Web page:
The NIH has granted $17 million to the Washington University School of Medicine in St. Louis to help address disparities in cancer research, treatment, and outcomes in populations that are underrepresented in clinical trials.

The NIH’s Cancer Moonshot program will fund the Washington University Participant Engagement and Cancer Genomic Sequencing Center, a research program focused on Black patients with multiple myeloma and colorectal cancer, as well as patients of any race or ethnicity with cholangiocarcinoma.

For each of the three cancer types, the researchers aim to enroll 300 patient volunteers to have their genomes sequenced and compared to healthy genomes.

Additionally, the researchers plan to interview patients who decline to participate. “As we’re learning from those who decline, we can bring those concerns back to the whole team and try to implement strategies to improve on the design of these types of studies in the future,” said cancer epidemiologist Bettina F. Drake, PhD, a professor of surgery in the division of public health sciences at the Washington University School of Medicine.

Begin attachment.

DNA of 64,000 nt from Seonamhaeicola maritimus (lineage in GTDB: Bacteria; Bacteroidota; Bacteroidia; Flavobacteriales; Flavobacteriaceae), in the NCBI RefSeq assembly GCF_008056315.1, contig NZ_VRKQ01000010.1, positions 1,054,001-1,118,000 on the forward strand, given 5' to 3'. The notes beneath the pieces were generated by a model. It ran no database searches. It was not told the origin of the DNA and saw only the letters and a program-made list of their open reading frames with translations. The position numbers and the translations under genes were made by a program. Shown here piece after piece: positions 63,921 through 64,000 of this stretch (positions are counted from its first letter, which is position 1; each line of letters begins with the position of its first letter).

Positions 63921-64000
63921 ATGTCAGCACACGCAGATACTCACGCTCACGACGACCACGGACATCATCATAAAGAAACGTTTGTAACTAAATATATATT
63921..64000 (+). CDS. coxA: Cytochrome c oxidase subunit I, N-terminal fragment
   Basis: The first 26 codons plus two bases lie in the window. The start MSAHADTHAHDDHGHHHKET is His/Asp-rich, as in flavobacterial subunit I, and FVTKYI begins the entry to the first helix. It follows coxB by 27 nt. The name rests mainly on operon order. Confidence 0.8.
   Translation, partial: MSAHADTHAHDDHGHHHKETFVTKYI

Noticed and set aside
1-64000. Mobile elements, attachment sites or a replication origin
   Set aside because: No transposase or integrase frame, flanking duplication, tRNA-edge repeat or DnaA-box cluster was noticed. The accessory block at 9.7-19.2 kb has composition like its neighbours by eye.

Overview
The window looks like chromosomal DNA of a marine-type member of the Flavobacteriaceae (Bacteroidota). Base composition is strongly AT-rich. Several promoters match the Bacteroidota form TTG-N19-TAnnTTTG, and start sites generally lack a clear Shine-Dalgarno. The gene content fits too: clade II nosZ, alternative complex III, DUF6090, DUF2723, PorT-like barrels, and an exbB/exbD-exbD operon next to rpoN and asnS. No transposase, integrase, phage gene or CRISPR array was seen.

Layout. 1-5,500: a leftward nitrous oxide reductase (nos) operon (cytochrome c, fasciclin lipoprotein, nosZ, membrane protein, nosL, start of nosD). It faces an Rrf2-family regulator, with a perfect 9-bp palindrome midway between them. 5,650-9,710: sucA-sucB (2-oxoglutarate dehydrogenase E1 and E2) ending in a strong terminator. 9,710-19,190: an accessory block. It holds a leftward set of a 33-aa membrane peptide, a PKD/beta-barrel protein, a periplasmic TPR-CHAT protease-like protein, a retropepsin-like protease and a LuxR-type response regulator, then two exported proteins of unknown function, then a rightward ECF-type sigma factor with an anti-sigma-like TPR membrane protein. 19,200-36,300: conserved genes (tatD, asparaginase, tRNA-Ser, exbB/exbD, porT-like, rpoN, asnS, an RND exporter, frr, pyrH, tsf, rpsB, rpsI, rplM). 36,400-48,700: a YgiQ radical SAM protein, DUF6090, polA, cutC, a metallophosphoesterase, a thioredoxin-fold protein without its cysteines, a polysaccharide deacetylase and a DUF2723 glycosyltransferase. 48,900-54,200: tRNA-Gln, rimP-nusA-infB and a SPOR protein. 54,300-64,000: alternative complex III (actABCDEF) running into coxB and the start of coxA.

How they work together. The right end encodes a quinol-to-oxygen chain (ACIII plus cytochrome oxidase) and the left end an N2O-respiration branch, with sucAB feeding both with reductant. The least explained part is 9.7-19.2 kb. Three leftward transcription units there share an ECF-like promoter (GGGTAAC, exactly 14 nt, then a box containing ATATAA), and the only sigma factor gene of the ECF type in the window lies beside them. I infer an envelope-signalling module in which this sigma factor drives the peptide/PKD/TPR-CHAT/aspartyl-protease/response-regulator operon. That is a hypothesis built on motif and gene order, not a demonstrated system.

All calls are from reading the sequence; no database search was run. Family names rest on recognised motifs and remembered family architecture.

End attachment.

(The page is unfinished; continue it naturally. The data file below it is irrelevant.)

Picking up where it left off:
Source: Washington University in St. Louis press release, November 5, 2021.


Researchers Receive $13M to Track Cancer Risk From Environmental Exposures

Funded through a $13 million grant from the National Cancer Institute, researchers at the University of Michigan School of Public Health and Rogel Cancer Center have launched the Michigan Cancer and Research on the Environment Study (MI-CARES). This program will investigate the impact of known and suspected environmental exposures on cancer risk.